Graduation Year


Document Type




Degree Granting Department


Major Professor

Regina Hewitt, Ph.D.

Committee Member

Nancy Tyson, Ph.D.

Committee Member

Marty Gould, Ph.D.


Gender, Walton, Lionel, Kristeva, Authorship


Boundary and desire surround the relationships in Mary Shelley's Frankenstein and The Last Man. The narrative modes of Captain Robert Walton relate his separation to the rest of the world and his need for companionship. Yet, not any companionship will satisfy his longing for connection with a human being; his search revolves around the need of common understanding. This further separates the character of Lionel in The Last Man from humanity in that he is unable to find anyone left on earth after a series of plague, war, and atmospheric anomalies apparently wipe out the human race. His survival hinges on the desire to find someone, anyone, in which to share any mode of common experience. His struggles with loneliness finally culminate in his autobiography.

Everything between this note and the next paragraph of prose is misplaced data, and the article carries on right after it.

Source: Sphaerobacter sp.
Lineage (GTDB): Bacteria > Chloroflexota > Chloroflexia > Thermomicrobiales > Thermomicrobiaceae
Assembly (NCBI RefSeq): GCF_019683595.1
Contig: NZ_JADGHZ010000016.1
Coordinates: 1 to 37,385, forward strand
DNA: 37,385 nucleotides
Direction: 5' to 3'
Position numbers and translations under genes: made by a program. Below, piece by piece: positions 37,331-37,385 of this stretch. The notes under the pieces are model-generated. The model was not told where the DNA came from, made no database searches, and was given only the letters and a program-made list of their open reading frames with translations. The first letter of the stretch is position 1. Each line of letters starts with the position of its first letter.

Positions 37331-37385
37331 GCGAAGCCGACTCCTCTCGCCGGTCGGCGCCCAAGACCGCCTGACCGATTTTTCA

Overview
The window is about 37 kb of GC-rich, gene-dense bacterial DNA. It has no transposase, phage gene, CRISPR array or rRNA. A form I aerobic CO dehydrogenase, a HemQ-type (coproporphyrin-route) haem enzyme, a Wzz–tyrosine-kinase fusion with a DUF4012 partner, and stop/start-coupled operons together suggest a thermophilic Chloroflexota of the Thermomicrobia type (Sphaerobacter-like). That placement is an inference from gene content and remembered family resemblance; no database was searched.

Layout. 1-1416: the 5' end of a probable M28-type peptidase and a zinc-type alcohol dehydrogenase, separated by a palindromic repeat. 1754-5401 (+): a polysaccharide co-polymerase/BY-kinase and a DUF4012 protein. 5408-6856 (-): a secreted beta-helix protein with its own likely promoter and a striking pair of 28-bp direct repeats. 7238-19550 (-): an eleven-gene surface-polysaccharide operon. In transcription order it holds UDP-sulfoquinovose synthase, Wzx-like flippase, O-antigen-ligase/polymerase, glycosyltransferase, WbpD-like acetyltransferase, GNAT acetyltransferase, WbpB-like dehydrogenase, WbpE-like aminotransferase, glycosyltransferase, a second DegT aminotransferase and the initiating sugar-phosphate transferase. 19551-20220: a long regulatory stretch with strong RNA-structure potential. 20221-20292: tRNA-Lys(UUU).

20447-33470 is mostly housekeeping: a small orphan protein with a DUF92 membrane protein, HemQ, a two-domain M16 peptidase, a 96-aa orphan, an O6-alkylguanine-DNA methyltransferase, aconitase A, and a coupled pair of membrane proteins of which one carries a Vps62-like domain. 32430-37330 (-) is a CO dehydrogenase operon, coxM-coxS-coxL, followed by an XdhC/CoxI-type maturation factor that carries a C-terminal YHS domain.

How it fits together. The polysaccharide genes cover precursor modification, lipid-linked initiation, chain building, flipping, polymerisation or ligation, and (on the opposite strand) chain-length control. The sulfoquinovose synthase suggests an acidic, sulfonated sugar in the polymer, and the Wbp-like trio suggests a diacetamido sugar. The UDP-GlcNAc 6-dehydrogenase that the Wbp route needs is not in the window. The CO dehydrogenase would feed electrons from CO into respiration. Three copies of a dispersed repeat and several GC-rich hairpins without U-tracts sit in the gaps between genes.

Both Frankenstein and The Last Man deal with the issue of narrative and the bounds of human necessity for acceptance and companionship. Though both tales are from a male perspective, the gendered aspects of the stories further separate the characters in each novel. How each character is estranged by forces outside their control, and how they express this relationship between their internal selves and their outer selves, are at the core of each text. Through these ideas of boundary and belonging, this thesis will explore the relationships in Frankenstein and The Last Man.